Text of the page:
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She awoke to the clip-clop, clip-clop of her horse drawn carriage as it ambled past the entrance to the opera house. Is this-?
Yeah, this is the place. Tuesday night you have Julius Caesar; Hamlet is on Friday.
Pressed against the glass, her face strained to take in every detail of this facade. She spied front doors made of alabastor arched together towards an apex eight feet off the ground. She hurled herself out the door, forward to the arabesque form in front of her.
No handles. This monstrosity must weigh a thousand pounds! She thought to herself. She braced against the pavement leading to the prominence before her, and gave the mighty portal a push to test the weight.
Wait! She heard someone say.
The right door gave way instantly, leaving her no time to regain her balance. She kissed the deck with the same wild-eyed incredulity felt by so many others who went before her.
I tried to tell you before you sprang out of the moving vehicle that the doors are made of polystyrene! He said breathlessly.
So they were. The behemoth had to be at least 12 inches thick and coated with resin to keep its rocky appearance. Neat trick. She pushed the door shut using her left index finger only.
She got up, turned, and faced the stage. So little to see, here. Flood lights protruded from the belly of a dozen columns jutting out of each wall from the entrance to the front row. Each wall jutting out a little less than the last one, as one gets closer to the stage. She stepped in the aisle. Clack. The sound reverberated off the ceiling, the walls, and sent its message across the floor. I am here. She scuttled into the middle row and took a seat, wondering where that man had gotten to.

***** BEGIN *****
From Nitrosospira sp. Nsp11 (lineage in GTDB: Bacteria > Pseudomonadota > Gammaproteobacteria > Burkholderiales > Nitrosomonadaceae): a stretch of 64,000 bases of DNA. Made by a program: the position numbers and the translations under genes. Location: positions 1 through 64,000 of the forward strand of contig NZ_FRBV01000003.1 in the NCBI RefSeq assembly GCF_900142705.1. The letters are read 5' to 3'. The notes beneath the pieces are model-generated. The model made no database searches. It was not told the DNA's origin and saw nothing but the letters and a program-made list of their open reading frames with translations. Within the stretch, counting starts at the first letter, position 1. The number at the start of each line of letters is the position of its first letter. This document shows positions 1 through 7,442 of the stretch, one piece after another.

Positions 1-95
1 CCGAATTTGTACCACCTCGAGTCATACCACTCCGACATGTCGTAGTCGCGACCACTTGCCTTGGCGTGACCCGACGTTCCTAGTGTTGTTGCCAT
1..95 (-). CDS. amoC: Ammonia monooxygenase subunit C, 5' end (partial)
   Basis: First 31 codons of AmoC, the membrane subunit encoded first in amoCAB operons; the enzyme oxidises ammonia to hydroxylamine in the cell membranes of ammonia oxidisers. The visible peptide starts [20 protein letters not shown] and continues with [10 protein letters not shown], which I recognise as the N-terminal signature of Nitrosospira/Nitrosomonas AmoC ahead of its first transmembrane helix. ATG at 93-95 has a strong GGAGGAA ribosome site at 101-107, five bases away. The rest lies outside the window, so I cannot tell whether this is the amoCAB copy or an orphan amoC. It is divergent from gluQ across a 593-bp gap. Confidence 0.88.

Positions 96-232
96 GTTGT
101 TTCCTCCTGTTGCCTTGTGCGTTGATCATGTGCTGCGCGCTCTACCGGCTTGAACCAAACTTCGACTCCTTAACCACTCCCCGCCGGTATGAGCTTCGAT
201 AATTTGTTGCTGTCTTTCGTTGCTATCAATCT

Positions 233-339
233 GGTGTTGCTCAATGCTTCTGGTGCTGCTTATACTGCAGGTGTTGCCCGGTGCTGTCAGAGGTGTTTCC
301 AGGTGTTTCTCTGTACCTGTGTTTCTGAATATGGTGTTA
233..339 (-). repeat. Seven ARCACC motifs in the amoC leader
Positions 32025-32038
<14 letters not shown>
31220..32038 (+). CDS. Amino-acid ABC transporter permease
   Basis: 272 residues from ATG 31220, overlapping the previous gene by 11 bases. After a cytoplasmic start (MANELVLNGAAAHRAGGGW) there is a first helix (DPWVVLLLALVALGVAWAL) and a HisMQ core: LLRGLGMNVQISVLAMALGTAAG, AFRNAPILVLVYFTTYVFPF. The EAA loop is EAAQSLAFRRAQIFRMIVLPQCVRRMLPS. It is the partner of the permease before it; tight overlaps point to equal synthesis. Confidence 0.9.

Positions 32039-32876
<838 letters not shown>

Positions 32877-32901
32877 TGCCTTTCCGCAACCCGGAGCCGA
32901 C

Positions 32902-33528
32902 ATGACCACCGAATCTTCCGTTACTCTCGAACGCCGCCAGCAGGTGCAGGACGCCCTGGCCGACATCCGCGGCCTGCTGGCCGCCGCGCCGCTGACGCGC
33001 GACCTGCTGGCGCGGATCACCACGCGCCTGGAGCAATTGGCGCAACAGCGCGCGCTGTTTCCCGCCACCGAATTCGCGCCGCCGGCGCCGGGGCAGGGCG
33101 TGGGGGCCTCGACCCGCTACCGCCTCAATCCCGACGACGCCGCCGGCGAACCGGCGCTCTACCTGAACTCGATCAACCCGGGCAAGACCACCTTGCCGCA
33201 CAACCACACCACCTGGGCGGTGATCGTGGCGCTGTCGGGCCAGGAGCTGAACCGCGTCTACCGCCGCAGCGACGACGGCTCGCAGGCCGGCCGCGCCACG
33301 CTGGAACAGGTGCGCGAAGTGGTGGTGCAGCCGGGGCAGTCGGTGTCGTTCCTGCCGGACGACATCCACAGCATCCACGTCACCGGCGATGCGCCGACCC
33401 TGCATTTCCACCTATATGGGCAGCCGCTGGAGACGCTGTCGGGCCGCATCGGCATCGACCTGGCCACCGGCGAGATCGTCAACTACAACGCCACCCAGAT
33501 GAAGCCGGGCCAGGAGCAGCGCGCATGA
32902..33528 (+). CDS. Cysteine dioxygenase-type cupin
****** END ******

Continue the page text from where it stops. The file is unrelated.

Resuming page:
Clack, clack, clack. His ponderous stride across the stage commanding the girl's attention. The acoustics here are phenomenal. "Meineid rächt sich!" He bellowed to show off the carefully crafted form of the amphitheatre as well as his place in it. And so he was. The stage elegantly surrounded by a cascade of three portals, frames within frames. No hint of austentation, everything here had purpose to entertain for maximum effect. Purposed purposelessness.
"Why don't you come up here, and give me a dry run of Caesar's funeral oration, hmmm?"
Moments passed. Everything up was down. He was in the seat she once sat in; she peering in at him; now, he peering in at her.
ahem "Friends, Romans, countrymen, lend me your ears;
I come to bury Caesar, not to praise him.
The evil that men do lives after them;
The good is oft interred with their bones;
So let it be with Caesar..."

"Brutus is an honourable man" He awoke to the words spoken so long ago, rolling across the guilded creek like a morning glory. While struggling to bring his world into view, he ran a finger over his cracked lips and felt the parchedness in his throat. He did not remember sleep, nor does he ever remember dreaming. He comes here for some measure of sanctuary, in the sound the river makes as it pours its body over every rock and pebble. The eddies such a stir should make, wondering about other rocks and pebbles he cannot see whether they, too help stir the waters into its potent admixture. That unfathomable, moist breath of life. All creatures come from it, are sustained by it, and to it all of them shall return. He held out a tin cup, a beggar for thy bread. Once full, he took a sip.